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Thread: Need help on figuring out weight distribution when adding a third axle to truck.

  1. #1 Need help on figuring out weight distribution when adding a third axle to truck. 
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    We have a truck that weighs 20,000 lbs, 8,100 on the front and 11,900 on the rear. The wheel base from the front axle to the rear axle is 272". The center of gravity is 161.84" which we found by taking 272" * 11,900 / 20,000 = 161.84".

    What would the load be on each axle if we add a third axle that weighs nothing (for the sake of keeping it simple) at 220" that is an 'independent non-load sharing axle'? Meaning its just like the original rear axle and not like a normal tandem setup that shares (splits) a load evenly between the two.

    Any insight into this is much appreciated,

    Thanks.



    p.s.

    To get more into it what would the loads be on each axle when we add a payload of 26,000 lbs at 200"?


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  3. #2  
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    I don't think there is a single answer to the question. If the springs on each axle were equally stiff, then the truck would tend to pitch forward, because there are two axles lifting the back, and only one in the front. If you made it sit level by putting lighter springs on the rear, there are still many combinations that would result in different loads on each axle. The load distribution would also change as you are driving. If you drive over a dip in the road, that will put more load on the front and rear axles and less on the middle. If you drive over a hump. it would tend to lift the rear axle off the road.


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  4. #3  
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    Hi thanks for inquiring. There's got to be a way to answer this question. I'm not trying to figure what happens to the axle loads while driving i'm just talking about sitting still and level on a scale what would each axles load be. I don't think the springs have anything to do with the load exerted on an axle I think springs are more for making the ride smoother, but maybe im wrong its kind of hard for me to think about. However if that was the case lets say a truck had no springs and it was just a box sitting on top of two axles. Then we add the third, there ought to be a way to calculate how much load each axle would now take on.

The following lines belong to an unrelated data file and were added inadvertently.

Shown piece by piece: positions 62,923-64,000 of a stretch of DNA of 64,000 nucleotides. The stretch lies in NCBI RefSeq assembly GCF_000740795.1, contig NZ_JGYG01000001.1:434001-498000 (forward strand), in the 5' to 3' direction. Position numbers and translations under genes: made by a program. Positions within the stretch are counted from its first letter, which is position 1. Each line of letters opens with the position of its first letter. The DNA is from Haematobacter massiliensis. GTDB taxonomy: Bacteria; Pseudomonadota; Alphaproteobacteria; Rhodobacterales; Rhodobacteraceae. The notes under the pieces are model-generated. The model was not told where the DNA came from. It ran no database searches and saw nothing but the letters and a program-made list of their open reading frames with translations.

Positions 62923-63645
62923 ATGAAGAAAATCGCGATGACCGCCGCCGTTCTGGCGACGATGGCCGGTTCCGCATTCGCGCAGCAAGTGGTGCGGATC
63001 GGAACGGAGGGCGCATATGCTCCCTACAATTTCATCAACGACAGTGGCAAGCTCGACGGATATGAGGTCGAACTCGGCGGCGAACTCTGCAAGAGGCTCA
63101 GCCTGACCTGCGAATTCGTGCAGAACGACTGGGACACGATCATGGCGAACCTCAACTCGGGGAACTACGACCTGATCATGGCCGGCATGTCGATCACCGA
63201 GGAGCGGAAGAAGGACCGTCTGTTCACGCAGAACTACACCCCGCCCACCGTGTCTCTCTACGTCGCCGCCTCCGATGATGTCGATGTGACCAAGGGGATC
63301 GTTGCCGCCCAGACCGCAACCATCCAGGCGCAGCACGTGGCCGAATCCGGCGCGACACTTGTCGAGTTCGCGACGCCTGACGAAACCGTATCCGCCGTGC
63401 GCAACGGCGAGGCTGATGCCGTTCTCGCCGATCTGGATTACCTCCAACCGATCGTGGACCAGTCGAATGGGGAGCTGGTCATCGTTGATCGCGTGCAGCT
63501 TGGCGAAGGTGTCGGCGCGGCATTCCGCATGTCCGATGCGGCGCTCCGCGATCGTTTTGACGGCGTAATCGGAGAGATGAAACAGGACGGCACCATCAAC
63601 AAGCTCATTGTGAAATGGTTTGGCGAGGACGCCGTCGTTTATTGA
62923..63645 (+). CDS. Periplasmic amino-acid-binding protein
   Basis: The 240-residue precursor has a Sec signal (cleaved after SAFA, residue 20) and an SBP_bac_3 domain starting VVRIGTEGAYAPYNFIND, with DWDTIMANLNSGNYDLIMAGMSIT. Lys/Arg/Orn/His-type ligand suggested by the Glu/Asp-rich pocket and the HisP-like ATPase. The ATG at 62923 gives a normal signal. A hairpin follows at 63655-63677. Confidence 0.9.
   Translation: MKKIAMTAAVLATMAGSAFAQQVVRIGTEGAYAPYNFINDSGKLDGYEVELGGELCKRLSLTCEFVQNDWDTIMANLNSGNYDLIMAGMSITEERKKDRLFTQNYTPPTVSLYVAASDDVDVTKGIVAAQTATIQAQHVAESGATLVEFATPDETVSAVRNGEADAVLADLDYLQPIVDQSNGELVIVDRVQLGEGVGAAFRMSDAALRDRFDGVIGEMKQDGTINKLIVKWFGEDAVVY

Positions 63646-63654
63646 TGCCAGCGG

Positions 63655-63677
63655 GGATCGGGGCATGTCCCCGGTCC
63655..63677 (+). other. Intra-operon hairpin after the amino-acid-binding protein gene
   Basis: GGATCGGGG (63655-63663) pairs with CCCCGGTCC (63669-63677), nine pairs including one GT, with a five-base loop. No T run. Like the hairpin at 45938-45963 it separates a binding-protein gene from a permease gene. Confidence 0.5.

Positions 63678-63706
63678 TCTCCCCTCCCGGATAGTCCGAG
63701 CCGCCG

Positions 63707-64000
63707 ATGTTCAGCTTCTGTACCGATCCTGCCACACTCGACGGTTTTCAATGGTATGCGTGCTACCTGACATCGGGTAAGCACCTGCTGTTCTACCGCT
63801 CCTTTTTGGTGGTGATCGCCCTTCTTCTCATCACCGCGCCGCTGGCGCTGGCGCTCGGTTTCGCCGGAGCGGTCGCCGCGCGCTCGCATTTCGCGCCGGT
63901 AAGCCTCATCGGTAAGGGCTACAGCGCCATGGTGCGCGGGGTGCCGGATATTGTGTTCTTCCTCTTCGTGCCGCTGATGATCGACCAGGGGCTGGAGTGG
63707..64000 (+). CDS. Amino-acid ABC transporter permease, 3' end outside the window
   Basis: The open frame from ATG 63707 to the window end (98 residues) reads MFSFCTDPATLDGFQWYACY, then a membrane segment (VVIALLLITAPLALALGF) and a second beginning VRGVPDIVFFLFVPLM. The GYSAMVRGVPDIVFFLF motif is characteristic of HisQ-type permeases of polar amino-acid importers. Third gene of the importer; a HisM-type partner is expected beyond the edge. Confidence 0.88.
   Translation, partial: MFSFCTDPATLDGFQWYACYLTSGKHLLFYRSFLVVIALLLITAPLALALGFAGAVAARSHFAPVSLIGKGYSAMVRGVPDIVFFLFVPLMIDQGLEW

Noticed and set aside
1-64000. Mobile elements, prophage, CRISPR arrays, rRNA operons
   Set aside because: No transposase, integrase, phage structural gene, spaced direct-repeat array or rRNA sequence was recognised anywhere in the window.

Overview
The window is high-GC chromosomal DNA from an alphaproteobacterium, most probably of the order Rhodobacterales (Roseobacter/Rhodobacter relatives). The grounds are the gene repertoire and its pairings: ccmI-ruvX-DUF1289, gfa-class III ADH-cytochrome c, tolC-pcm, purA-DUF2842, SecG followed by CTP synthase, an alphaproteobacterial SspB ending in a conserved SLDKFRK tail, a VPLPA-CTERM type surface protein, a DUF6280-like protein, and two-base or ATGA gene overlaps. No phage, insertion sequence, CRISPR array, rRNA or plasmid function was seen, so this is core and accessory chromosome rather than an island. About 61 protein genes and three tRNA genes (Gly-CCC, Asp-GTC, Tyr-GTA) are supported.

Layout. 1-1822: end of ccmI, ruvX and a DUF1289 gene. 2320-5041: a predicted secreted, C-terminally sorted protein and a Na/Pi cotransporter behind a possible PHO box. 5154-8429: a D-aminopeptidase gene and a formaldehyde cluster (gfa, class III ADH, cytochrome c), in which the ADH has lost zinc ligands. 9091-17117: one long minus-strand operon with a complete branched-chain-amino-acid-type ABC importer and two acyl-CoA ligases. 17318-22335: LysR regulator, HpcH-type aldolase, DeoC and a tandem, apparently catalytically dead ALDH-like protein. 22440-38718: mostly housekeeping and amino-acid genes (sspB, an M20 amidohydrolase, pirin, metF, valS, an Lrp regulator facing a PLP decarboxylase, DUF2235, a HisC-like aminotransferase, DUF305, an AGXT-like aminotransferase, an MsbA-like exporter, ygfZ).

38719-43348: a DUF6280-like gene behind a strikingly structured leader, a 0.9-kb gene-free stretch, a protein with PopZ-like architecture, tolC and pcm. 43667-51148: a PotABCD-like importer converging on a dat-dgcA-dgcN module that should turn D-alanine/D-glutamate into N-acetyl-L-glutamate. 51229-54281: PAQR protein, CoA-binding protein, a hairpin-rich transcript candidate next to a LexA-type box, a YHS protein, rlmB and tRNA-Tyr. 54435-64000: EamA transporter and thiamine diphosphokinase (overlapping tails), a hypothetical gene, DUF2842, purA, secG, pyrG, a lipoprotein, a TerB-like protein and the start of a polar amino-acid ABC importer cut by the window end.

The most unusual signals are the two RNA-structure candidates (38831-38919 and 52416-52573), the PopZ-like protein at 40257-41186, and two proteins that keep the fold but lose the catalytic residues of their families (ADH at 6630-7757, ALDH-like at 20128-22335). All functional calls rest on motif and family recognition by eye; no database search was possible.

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    Okay, let's take moments (i.e., torques) about the front axle. Imagine that the front axle is on the left, and the rear axle is on the right. The weight at the center of gravity is 20,000 lb, and the center of gravity is at 161.84 inches. That's a moment of 20,000*161.84=3,236,800 inch-pounds in a clockwise direction about the front axle. Opposing this we have two moments, Wm*220 and Wr*272, where Wm is the weight on the mid axle and Wr is the weight on the rear axle.
    Wm*220+Wr*272 = 3,236,800

    That's one equation with two unknown variables. There is not a unique solution.
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  6. #5  
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    I see where you're coming from, but I can't fully wrap my mind around this I don't know why. But let me redirect here.. What if three men were carrying a boat over there shoulders, guy #2 is 220" away from guy #1, and guy #3 is 272" away. Same setup, wouldn't guy #2 be holding more of the weight since he is closest to the center of gravity?
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  7. #6  
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    Quote Originally Posted by rlpjr View Post
    I see where you're coming from, but I can't fully wrap my mind around this I don't know why. But let me redirect here.. What if three men were carrying a boat over there shoulders, guy #2 is 220" away from guy #1, and guy #3 is 272" away. Same setup, wouldn't guy #2 be holding more of the weight since he is closest to the center of gravity?
    That's a good example to illustrate the problem. Guy 2 can slouch a little and carry no weight at all, or he can put forth some effort and carry more than his fair share.

    Going back to the situation with the truck, you could have the mid axle just touching the frame of the truck, but not supporting any weight. Then you could put a shim in between the axle and frame, and that would put more weight on that axle. You could keep shimming it up as much as you want, until you lifted the rear axle off the ground.
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  8. #7  
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    When I worked for Sears, my co-worker Rudy and I often had to carry a long, heavy extension ladder out of the building, and set it up outside. The first couple of times it worked: I grabbed one end and told him to carry close to the middle, it would go around the corners easier that way!

    Tried the same idea on my wife: bad move!

    Off thread. Sorry! joc
    Last edited by jocular; August 28th, 2013 at 12:21 AM.
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